Licensing Career Stories: Nat Milburn

Nat Milburn is Vice President, External Business Development at Newell Rubbermaid Inc.

How did you come to licensing as a career?
Like many people in this industry, licensing came to me as a career rather than me seeking it out. I was an economics major in college, and was fascinated with the rapid growth of Japan’s economy and the culture there. I then went to Japan to get a degree in Japanese language and culture. While abroad, my professional journey began, working for a small consulting firm helping U.S. companies expand into the Japanese market.

After returning home, I got a job doing similar work for a small international law and consulting firm, Blumer International Group in Atlanta, Georgia. One of the projects I worked on there was with a Japanese client interested in a technology license from a Swiss-based recycling company. Thus the word “licensing” was added to my resume as an adjective explaining one of several projects I had done.

A friend of mine was in Human Resources at The Coca-Cola Company and offered to scan my resume into their resume database. Without a specific job in mind, and no real prospects at Coke for former consultants, I had very low expectations of ever hearing from them. More than a year later and now focused on moving to a larger consulting firm, I received a call from HR at The Coca-Cola Company. Their Worldwide Licensing Department was looking for someone to grow their trademark licensing business in Japan and throughout Asia Pacific, Middle East & Africa. Two key words were used to search Coke’s global resume database: “Japanese language” and “Licensing”. Nine months and many, many interviews later, my “licensing career” was born as a Regional Licensing Manager in Coca-Cola’s licensing team.

Licensing is a very broad field. How would you describe the area of licensing that you work in?
The External Business Development team at Newell Rubbermaid has the pleasure of working in a variety of areas. The methods used by our Global Business Units to Build Brands That Matter™ are diverse. Our team serves our GBUs when those methods involve intangible assets shared between us and an external firm. We transfer brand assets and technology assets in and out of the company.

Most often, the type of legal instrument used takes the form of a license agreement. However, that is not always the case – hence the reason for removing the word “Licensing” from the name of our function. Our role is to ensure the long-term success of relationships between our GBUs and their external partners.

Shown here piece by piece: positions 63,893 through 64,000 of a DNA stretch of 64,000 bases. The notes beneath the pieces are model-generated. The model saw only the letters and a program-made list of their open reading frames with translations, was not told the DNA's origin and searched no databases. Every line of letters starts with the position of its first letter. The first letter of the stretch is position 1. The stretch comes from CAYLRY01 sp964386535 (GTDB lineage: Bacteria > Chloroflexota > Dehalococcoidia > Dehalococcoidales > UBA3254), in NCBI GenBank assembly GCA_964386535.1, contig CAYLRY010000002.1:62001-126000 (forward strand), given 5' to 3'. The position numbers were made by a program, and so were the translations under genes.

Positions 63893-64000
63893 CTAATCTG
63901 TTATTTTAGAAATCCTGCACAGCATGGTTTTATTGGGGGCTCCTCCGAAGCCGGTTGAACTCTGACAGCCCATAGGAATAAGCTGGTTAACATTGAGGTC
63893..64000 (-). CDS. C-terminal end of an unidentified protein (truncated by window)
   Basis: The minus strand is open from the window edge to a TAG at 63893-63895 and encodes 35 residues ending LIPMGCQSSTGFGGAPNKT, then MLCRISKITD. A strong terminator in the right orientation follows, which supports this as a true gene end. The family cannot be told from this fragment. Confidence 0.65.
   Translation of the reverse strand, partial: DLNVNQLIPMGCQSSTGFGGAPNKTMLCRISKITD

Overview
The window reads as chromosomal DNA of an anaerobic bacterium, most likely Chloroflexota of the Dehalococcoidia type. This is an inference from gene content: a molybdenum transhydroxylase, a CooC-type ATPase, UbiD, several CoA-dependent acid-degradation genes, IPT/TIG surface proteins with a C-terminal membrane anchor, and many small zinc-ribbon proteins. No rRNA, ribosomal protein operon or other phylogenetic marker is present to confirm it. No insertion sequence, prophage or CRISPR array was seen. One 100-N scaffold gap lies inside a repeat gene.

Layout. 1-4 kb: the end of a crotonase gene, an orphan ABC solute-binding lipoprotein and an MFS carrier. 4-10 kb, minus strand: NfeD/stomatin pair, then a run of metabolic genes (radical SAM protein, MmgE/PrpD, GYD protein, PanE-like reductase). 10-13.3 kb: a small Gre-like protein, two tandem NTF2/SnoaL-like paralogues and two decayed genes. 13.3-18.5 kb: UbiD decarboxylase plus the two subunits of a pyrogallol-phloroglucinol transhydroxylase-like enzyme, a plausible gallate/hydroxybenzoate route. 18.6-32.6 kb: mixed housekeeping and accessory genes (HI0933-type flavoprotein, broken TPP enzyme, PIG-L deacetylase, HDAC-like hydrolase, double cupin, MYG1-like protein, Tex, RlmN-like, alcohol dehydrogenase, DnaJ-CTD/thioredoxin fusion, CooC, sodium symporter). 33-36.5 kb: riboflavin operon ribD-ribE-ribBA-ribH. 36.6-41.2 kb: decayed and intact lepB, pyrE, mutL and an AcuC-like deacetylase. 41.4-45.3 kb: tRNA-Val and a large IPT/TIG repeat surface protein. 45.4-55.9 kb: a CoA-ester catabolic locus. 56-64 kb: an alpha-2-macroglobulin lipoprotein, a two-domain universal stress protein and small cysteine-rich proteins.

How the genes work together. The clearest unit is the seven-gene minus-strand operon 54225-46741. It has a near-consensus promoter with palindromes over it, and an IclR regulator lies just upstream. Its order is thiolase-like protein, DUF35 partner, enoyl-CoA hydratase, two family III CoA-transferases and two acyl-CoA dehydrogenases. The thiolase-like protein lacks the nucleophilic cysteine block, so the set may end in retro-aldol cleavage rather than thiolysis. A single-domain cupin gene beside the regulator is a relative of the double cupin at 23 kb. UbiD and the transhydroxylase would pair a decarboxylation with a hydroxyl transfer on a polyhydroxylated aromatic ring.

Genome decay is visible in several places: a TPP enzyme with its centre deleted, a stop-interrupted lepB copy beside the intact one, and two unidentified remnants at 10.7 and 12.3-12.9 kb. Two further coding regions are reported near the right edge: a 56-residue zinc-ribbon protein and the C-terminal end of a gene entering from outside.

What is your favorite part of your job?
My favorite aspect of my job is the growth I experience when I listen to my team. My career has been so much fun, it is difficult to choose a “favorite aspect.” For me, I guess it is the chance to learn about a breadth of industries, business functions, and types of thinking that make up this industry. If you love learning and personal growth, licensing offers so much.

What’s the most challenging aspect?
Communication: Getting people to think innovatively about this business model and its applications beyond “logo or character slapping.” As practitioners, we must strategically reframe the discussion within the marketing sciences about our industry.

What are some trends or changes that you have noticed in the licensing industry in recent years?
The significant trends are different depending on whether you are talking about brand assets or technology assets. However, the general trend I see is in the approach to relationship development. New deal structures are evolving that improve the likelihood of long-term relationship success. Attorneys in our industry are finding more creative ways to get deals done to meet the needs of more collaborative partnerships while also protecting intangible assets. Recent innovations in deal structures are an often over-looked improvement slowly taking place in the licensing industry.

What excites you about the future of this field?
Wall Street is gaining a deeper appreciation for the various ways intangible assets create value for corporations like those within the LIMA membership. This is resulting in increased focus in the C-suite on improving the management of intellectual assets for maximum value.

Once we practitioners learn to translate our “licensing speak” into the language of the boardroom, we will see a significant and dramatic improvement in the value our teams can add to our businesses. Thereby increasing demand for our skills and capabilities.

Can you share some advice or give some perspective that would be beneficial to students or young professionals wanting to pursue a career in licensing?
Our industry grew out of the legal function, and hence got its name from the type of agreement used. It is time, I believe, for this to change. Hence, don’t use the word licensing to describe what you do, unless you are specifically mentioning a type of legal instrument. This is true even for attorneys. Marketing and Finance are the languages that will enable the value of what we do to be best articulated to senior management. Our language should emphasize building brands, not the type of legal agreement used to do it.

Any advice for mid-career professionals looking to expand their competencies?
Seek the advice of someone doing the job two levels above where your next move would be. Everyone has climbed from exactly where you were standing. Seek their advice, not a job. Then, “pay it forward.”